Then Paul announces that he is due to meet Emma for lunch. He is already late, but behaves as though he is in no particular hurry; he gets dressed slowly, making a performance of it in front of Jane, then tells Jane to take her time leaving, shows her where to leave the key when she departs, points out a pie in the kitchen if she is hungry, all before driving carefully away. And Jane does take her time; she wanders naked about a house she has never really entered before, she looks at the signs of Paul’s life, eats the pie that has been left out, and only belatedly gets dressed and bicycles back home. Where she finds Mr Niven waiting. There has been a tragedy, Paul drove his car into a tree and was killed, Mr Niven has volunteered to go to the Sheringham’s home ahead of the family and break the news to the servants, will Jane go with him. They find that the Sheringham’s maid has already returned, and has in fact cleaned up Paul’s room, which is when we discover the real reason for Mr Niven’s pre-emptive visit. Was there a note left in the room? Mr Niven suspects, as we suspect, that Paul killed himself. What is never stated, though it came across strongly to me, was that Jane herself was the suicide note.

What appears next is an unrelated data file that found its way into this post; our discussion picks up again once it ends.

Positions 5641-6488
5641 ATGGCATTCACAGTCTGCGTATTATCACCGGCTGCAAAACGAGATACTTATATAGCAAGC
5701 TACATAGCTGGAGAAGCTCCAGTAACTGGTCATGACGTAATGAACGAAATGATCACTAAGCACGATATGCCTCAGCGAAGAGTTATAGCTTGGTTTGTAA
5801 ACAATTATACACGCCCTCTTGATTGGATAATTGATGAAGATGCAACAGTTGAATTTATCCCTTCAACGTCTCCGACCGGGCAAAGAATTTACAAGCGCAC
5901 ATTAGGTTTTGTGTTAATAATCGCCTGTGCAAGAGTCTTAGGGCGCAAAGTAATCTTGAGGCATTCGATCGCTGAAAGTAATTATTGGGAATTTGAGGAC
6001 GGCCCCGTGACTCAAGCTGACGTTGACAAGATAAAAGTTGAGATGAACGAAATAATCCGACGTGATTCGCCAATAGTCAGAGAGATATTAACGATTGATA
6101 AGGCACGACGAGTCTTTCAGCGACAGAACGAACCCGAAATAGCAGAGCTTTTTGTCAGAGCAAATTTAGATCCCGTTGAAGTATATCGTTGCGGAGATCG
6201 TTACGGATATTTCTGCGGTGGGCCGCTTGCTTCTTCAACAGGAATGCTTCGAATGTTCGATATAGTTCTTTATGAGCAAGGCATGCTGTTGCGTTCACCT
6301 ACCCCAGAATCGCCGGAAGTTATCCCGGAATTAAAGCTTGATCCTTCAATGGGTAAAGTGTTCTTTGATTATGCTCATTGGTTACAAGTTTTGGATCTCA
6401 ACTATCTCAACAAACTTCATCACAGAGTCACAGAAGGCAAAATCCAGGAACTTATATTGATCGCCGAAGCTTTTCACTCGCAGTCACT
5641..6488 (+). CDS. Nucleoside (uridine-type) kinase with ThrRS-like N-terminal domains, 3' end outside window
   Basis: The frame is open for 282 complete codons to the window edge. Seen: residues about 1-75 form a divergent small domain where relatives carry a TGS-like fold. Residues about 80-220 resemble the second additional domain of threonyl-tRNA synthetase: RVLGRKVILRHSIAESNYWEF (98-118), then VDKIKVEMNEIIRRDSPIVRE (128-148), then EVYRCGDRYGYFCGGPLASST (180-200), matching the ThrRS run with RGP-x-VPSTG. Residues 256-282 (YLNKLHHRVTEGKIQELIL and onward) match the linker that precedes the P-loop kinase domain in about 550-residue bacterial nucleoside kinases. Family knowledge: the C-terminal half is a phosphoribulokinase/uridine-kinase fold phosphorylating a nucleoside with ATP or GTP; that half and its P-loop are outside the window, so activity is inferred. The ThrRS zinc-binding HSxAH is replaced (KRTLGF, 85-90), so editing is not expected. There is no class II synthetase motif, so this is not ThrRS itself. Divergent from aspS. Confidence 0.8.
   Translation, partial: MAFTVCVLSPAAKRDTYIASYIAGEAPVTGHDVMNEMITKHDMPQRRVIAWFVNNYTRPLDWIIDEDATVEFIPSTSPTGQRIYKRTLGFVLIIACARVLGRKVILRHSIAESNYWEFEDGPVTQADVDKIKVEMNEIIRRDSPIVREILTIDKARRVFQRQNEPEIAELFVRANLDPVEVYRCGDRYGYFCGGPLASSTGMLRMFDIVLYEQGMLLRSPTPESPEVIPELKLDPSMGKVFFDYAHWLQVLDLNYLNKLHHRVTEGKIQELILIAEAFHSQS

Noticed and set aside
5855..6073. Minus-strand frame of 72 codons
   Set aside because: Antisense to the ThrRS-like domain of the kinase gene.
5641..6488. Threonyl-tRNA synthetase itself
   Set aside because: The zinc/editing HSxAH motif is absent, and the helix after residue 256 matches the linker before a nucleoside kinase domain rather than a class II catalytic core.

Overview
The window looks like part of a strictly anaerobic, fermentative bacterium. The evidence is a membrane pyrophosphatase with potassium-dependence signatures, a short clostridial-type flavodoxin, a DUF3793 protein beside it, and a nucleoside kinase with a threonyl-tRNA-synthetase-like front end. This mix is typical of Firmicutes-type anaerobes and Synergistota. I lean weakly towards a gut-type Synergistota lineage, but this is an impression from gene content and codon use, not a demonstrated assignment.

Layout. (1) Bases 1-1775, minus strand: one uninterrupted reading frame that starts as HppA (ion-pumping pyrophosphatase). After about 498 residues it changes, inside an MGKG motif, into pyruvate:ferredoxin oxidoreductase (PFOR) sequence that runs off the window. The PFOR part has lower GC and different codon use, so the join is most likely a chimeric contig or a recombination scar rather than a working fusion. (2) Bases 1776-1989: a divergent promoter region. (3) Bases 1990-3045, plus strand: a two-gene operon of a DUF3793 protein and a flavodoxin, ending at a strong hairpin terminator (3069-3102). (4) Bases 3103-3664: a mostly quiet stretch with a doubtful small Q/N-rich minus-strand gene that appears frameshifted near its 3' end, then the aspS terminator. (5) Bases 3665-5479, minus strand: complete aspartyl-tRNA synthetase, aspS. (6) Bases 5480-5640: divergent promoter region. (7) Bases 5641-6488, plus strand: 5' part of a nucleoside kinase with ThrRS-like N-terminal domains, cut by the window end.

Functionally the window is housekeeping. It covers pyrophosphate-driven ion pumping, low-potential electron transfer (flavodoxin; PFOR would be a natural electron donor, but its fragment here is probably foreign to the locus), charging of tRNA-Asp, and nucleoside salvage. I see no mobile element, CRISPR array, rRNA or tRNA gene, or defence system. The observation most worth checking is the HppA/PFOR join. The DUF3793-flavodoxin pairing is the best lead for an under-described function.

Later the same year, Mr Niven helps Jane get a job at a bookshop in Oxford, which is where she starts writing, turning herself into a successful novelist whose interviews in old age provide the story we have read. As a writer, we learn, she has borrowed freely from her own life; throughout the novella, we learn how the different people in her life have turned up in her fiction. But the love affair with Paul and the story of his death is something she never has, never could, include in her novels.